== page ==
this entire county, by touching the lives of hundreds of 
young men and women in a way that has left its moral 
and spiritual stamp upon their character, that only time 
can erase. This church has ever had a strong hold on 
the student body. To hundreds these pictures will recall 
those happy days spent in Waynesburg College, when 
life's ambitions were in the budding time. 

The church to-day is in a thriving condition, well 
organized in all departments. Rev. James Garvin is pas- 
tor and much of the spirit of unity that made it possible 
for these two churches to unite is to be attributed to his 
broad Christian generalship. The Cumberland Presby- 
terian and the Presbyterion Churches officially united, so 
we have only the Presbyterian, A plan is now being 
worked out, whereby the two churches will be one in ser- 
vice, membership and spirit. 

St. Ann's Catholic Church 

Rev. John L. Martin 

T^HEestablishmentof Catholicity in Greene County dates back to the 
year 1796. when the Rev. Patrick Louergan, a priest of the order 
of St. Francis, brought a colony of Irish and settled here. Shortly 
after Waynesburg was laid out as a town, Father Louergan purchased 
five corner lots, one being that upon which the church and rectory 
now stand. He remained as the spiritual guide of his flock until the 
year 1800, when failing health compelled him to seek again his native 
shore; not, however, before he had erected a modest log structure to 
serve the purpose of a house of worship. 

The next authentic account of the visit of a priest within our 
borders is found in a letter of the Rev. \V. F. O'Brien, dated January 
22, 1817, and addressed to the Most Rev. Archbishop Neale, in 
which he assures His Grace that Greene County is included in his 
itinerary once or twice a year. From 1837 until 1871, the Catholics of 
the county had their spiritual needs satisfied yearly, frequently several 
times a year, as the baptismal records show. In the last mentioned 
year the Rev. Henry McHugh saw the present structure rear its head 
as a monument to his priestly zeal. In 1897 Waynesburg was made 
the seat of a resident pastor, and the Rev. Thomas Hearn received 
the initial appointment. Since then a new impetus has been given 
Catholicity, the faith has been strengthened, and the number of 
adherents has been increased. 

The pastor for the last three years and a half has been the 
Rev. John L. Martin. 

The Methodist Protestant Chu 

TSAAC SLATER conveyed the ground upon which the present church now stands, to the trustees 

of the church on the 18th of June, 1831. South of this was Marion Township. The fields were 

planted in corn, close up to the church, and from this condition arose the popular nickname by 

which the old church was known, "the corn-field 
church." In its day the church was considered one of 
the finest in architectural beauty. It had a large gallery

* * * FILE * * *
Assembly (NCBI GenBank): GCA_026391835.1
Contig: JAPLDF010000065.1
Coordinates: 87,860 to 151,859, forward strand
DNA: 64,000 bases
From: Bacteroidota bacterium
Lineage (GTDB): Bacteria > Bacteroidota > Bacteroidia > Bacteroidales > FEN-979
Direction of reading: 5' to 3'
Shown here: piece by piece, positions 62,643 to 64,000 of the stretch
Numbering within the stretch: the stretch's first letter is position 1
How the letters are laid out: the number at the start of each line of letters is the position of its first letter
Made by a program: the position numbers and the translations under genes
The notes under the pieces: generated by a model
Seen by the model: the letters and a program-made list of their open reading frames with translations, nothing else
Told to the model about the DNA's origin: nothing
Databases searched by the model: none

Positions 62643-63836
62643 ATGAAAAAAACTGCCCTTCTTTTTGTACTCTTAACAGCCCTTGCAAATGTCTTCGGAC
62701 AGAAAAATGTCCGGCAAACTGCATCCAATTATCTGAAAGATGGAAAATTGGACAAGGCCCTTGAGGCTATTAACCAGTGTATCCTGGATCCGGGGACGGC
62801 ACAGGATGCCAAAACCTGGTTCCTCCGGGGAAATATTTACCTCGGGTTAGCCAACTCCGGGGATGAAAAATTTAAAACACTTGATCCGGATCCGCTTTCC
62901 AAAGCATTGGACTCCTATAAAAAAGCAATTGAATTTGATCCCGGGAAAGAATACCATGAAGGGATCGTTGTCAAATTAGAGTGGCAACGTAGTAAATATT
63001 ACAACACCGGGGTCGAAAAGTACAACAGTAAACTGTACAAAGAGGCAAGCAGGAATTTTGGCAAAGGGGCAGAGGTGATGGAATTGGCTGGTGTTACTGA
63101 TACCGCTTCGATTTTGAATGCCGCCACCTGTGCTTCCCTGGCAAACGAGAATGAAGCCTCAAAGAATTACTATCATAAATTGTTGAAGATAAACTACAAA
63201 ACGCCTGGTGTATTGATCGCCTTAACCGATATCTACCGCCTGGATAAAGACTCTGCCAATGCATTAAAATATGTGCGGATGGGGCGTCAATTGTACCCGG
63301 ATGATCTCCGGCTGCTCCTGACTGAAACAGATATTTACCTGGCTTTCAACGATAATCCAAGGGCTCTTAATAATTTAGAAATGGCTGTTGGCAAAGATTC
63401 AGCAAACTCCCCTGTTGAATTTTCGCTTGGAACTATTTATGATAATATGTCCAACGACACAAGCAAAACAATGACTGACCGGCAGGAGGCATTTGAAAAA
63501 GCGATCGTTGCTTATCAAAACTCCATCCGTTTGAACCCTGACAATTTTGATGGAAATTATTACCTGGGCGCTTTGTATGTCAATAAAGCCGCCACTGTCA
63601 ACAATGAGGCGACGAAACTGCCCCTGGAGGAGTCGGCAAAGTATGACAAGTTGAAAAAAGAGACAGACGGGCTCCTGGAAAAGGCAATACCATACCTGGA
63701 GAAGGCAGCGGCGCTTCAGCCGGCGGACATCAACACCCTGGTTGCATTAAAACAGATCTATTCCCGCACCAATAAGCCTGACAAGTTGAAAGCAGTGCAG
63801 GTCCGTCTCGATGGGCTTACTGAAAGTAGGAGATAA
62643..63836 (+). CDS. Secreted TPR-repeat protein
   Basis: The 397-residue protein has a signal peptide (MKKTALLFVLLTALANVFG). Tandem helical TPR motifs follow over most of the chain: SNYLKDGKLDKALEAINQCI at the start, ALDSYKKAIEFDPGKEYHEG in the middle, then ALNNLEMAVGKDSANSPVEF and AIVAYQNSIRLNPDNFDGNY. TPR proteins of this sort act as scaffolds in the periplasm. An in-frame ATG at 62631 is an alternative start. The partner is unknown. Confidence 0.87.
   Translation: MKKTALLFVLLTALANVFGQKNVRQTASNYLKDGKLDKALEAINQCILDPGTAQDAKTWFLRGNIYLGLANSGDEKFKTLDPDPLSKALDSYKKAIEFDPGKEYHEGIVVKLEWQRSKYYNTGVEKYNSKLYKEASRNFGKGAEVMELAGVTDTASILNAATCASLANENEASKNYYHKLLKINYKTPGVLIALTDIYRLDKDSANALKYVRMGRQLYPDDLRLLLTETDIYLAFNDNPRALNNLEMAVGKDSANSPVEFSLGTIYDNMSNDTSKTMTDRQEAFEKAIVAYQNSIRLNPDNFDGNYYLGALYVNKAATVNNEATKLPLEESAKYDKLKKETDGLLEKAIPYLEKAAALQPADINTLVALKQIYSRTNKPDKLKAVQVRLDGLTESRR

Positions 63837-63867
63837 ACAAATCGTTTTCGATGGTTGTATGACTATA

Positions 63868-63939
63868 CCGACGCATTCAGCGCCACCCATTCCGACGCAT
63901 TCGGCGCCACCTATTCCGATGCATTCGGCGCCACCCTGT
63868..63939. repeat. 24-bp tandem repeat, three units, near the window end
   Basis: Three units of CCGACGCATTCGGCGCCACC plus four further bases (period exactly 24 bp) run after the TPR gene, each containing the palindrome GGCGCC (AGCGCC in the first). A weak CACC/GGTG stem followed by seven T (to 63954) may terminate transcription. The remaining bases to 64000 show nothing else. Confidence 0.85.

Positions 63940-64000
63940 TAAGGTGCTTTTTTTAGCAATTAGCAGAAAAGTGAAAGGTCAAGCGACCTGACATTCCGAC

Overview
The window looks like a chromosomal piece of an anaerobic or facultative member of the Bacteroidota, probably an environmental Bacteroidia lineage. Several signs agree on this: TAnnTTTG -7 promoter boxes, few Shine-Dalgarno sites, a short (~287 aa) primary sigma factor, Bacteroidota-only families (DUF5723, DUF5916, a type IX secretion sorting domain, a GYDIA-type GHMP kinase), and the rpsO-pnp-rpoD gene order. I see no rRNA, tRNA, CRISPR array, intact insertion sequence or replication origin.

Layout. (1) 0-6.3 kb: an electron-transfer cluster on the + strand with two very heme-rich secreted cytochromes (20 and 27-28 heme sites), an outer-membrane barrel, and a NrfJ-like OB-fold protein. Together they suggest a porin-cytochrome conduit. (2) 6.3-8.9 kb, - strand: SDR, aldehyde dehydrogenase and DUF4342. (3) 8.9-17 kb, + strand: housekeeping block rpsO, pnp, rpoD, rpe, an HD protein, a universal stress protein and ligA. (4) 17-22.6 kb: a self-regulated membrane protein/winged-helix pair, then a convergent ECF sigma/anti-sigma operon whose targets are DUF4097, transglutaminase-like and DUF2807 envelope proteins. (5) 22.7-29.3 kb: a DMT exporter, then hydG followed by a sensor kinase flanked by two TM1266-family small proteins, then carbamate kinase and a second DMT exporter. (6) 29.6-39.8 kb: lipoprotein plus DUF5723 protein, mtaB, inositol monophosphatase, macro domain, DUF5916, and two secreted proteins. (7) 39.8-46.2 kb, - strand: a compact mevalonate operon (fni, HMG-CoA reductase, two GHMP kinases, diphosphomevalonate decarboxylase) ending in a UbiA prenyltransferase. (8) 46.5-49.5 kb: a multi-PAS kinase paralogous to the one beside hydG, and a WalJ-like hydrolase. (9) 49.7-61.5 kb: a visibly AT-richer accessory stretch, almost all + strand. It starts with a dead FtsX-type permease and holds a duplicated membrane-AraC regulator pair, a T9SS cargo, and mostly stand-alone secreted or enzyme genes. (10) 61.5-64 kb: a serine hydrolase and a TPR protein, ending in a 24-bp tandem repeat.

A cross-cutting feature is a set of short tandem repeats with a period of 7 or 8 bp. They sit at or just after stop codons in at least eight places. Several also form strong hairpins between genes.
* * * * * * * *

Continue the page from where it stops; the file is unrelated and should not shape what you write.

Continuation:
in it. Among the officers of the early church are to be 
found the names of Solomon Kagon (chairman), Daniel 
Hook (recording steward), William Inghram. Arthur 
Rinehart. Andrew Wilson, and Nicolas Hager, Esq. 

Rev. C. A. Sturm was pastor at the time the present 
structure was built (1893). 

The church membership was made up of many of 
the citizens of Waynesburg and surrounding country. H 
has had many hard struggles but is to-day one of the 
thriving churches of the county. It is well organized in 
all departments, doing effective work along all lines of 
church activity. 

The pastor in charge at this time is Rev. ]. F. Dimit, 
who has for three years rendered valuable service to the 
church and the community. 

The M. P. Church has always been close to the 
hearts of our people. 

Rev. J. F. Dimit 

1. Robert E. Blair. 2. Charles R. Hughes. 3. Virginia Burnadette Wallace. 4, Edna Titus. .=;, Karl and Mildred Tho: 
6. Harold and Lucile Babbitt. 7, William Henry Ullom. Jr. S, Estella UUom. ", Edna Bayne. 10. Jean Fackler. 11, Flon 
C, Garrison. U, Merle Blackburn. 13, Charles Blackburn. 14, Katharyn Waycoft. IS. Dorothy and Leora Grossi 
lb, James R. Corwin. 17, Harvey Call, Jr. IS, Leah Craeo. I'l, Gordon Maple. 20, W. Webb, Thomas N., Michael K. 
Robert W. Troutman. 21. Sarah B. and Mary Louise Hoee. 22, Mary Sanford and Leah Garland McKahan. 

1. Marie K. Ross. 2. Marfueritu E. McCurdy. 3, Mildreil R. McCurdv. 4. Louis Roval Corwin. 5, Earl Steplicns. u. Joseph 
R. Drake. 7. John DeWitt High. 8. Margaret Virginia Hieh. o, Walter Montgomery. 10, Alpheus Herbert Clark. 11. Frank 
L. Black. 12, Sarah May Black, 13. John Hughes. 14, John M. Carter. IS, Hazel M. Hunt, lo, Marion J. Hurst. IT. Paul 
Miller. 18, Charles and Margaret Sowers. 1<). Theodore Hughes. 20, Harold Zook. 

Brotherhood Patriotic Order of Ell<s 

pLKS' Rooms, No. 43 S. Morgan St. Club (Juarters of No. 759 B. P. O. E., 

organized February 5, 1902. 

Present officers: Exalted Ruler, Edward Martin; Esteemed Leading Knight, 
Rev. John L. Martin; Esteemed Loyal Knight, Henry C. Sayers, Jr.; Esteemed 
Lecturing Knight, Patrick D. Rinehart; Secretary, A. A. Purman; Treasurer, John F. 
Pauley; Trustees, R. W. Munnell, W. A. Dinsmore, John T. Rogers. 

Meets second and fourth Wednesday evenings of each month in L O. O. F. Hall. 

Fraternal Order of Eagles 

\\7'AYNESBURG Aerie, No. 598, Fraternal Order of 
Eagles, was instituted January 22, 1904. 
Not yet nine j'ears old, the Fraternal Order of